The plan to build thousands more homes between Essen and Groningen was well received by the province, but not by the municipality of Nordenfeld.

If it had been up to outgoing Minister Hugo de Jonge (Public Housing), the area between Assen and Groningen would have changed radically after 2030. In all, he wants to build an additional million homes across the country after that year. One location designated for part of this is the area between Assen and Groningen.

Also, 981 thousand homes must be built before 2030. But according to the minister, this is not enough, as he wrote in a letter to the House of Representatives. He expects that approximately the same number will need to be added in the next 10 years. He has allocated five areas for these additional homes, mainly in the “district”, rather than in the Randstad.

Good news for the home seeker? Opinions are divided in Drenthe.

“It’s very surprising, but welcome,” answers MP Yvonne Turnhout (PvdA). There was no response from the Cabinet at the time to the Delta plan for the north with an additional 220,000 homes for the Lily Line, the Lower Saxony Line and improvements to the existing track to the north. The Every Country Counts report, which showed that governments were investing much more systematically in the Randstad, also received a lukewarm government response.

However, those reports on the importance of investment in the region now appear to have become “the foundation of the new policy that the government is developing,” says Turnhout. “We are very happy about this and would like to discuss it.”

However, she believes that there must be preconditions to facilitate the construction of all those homes. “You can’t get there with housing alone. People also have to be able to bring activity back to the area. They have to be able to work there and public transportation has to be well organized. It’s about the whole picture of a livable district,” Turnhout says. Who would particularly like to sit down with the Minister to discuss the details and conditions.

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The municipalities of Drenthe do not immediately want to build additional houses on a large scale. In Tinarlo, the next seven years will focus on the needs of the municipality. “The need is approximately nine hundred to a thousand homes. This is what we are building for now,” says Jorrit Velinga (Livable Tinarlo), Tinarlo municipal councilor.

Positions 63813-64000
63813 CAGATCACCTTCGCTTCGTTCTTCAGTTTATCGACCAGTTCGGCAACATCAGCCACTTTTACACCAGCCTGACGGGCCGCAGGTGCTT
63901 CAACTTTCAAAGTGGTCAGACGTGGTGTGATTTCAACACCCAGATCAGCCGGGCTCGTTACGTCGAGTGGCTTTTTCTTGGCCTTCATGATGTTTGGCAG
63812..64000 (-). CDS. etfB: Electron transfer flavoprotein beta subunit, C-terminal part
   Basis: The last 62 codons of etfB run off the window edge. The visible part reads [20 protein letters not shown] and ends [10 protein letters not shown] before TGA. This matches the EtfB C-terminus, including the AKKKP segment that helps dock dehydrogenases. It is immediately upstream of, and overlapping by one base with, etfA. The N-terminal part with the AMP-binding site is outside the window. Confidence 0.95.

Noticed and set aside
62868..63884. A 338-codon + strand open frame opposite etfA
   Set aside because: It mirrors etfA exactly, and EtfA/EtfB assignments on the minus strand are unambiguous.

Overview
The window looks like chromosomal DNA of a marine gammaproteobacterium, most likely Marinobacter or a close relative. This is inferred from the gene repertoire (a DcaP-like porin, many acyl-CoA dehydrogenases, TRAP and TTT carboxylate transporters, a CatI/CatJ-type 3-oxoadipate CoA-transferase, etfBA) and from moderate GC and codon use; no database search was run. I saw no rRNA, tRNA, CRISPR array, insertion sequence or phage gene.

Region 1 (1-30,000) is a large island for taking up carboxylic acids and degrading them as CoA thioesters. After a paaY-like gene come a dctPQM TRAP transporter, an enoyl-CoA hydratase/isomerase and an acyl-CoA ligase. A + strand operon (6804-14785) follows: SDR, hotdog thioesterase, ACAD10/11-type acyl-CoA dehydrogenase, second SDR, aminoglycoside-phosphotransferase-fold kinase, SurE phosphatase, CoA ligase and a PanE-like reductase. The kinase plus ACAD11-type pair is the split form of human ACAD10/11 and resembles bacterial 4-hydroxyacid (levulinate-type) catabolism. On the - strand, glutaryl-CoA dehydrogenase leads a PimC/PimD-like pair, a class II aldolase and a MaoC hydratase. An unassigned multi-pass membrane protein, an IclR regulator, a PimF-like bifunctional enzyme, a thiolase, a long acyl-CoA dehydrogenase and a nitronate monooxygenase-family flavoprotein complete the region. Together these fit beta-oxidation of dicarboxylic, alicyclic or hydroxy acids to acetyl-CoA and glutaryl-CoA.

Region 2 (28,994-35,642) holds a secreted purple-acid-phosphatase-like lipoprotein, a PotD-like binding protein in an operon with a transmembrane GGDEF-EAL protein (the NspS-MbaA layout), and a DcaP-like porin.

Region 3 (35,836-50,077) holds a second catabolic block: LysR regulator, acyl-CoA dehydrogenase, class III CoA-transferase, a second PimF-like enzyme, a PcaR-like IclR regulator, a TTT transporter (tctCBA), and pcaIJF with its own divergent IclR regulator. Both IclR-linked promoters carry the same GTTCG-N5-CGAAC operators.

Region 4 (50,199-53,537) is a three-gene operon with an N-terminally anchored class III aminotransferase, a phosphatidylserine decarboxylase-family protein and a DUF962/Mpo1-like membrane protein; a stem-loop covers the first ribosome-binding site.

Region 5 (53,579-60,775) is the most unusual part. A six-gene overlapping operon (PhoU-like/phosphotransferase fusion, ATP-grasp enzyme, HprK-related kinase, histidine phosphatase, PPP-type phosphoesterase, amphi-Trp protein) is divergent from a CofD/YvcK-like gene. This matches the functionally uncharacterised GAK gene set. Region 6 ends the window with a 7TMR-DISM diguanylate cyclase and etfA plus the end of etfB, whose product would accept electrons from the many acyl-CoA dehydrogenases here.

Tinarlo also believes that additional new construction will only be possible if the government also focuses more on the quality of life in the villages. “If we strengthen infrastructure, public transportation, social amenities and employment opportunities, there will also be a greater need for housing. People must have a reason for wanting to live here. Then we will also add more housing. But not much.” “Beautiful surroundings, nature and relative peace,” warns Velinga, who does not want to kill the goose that lays the golden eggs.

The stop at Tynaarlo could be an incentive to do more. It has been a desire we have cherished for many years to stop on the Assen-Groningen railway. “It will be a very good boost to our infrastructure and to the accessibility of our municipality. And then you will see that there will be a greater demand for homes, more than those thousands.”

In addition to the Assen-Zwolle area, De Jonge is also looking to build large-scale housing “further from Drenthe towards Emmen” in the long term.

In addition, Vellinga believes the government should provide additional funds to facilitate affordable housing, because affordable housing “costs the municipality a lot of money,” Vellinga says. “It would be great if the government also encouraged us to build more affordable housing,” Vellinga says. His Nordenfeld colleague, José Darwinkel, agrees: “Municipalities cannot afford this unprofitable class, and the government must do so. At current construction prices, it is almost impossible to build social housing.”

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But if the government meets these requirements one by one, the question remains whether it will be possible to add many more homes. “Maybe we can build five to eight hundred more houses, but then we have to look carefully at any location in this municipality,” concludes Vellinga, who still sees places in Zuidlaren and Fries and very limited in small centres.

Councilor José Darwinkel (municipal interests) says additional housing construction is unlikely in Nordenfeld. “We have agreed an ambition with the municipal council. We have concluded agreements with Hugo de Jonge, the 12 municipalities of Drenthe and the province to build housing. That is for the next ten years. We want to stick to that and achieve it first.”

Darwinkel says additional housing is also not realistic in the current market. “We are primarily concerned with the agreements we have now concluded.” Darwinkel points out the great effort it takes to find and then implement housing construction sites. We work in Roden-Zuid (250 homes), Maatlanden/De Zulthe (100) and Peize-Zuid (150). “This takes many years because they are difficult processes.”

If the government is to move forward, according to Darwinkel, there must be an agreement that benefits the North. “Employment, the Lilly Line, the Lower Saxony Line, and then you have to supply the butter and oil, and that is not the case yet at all.”

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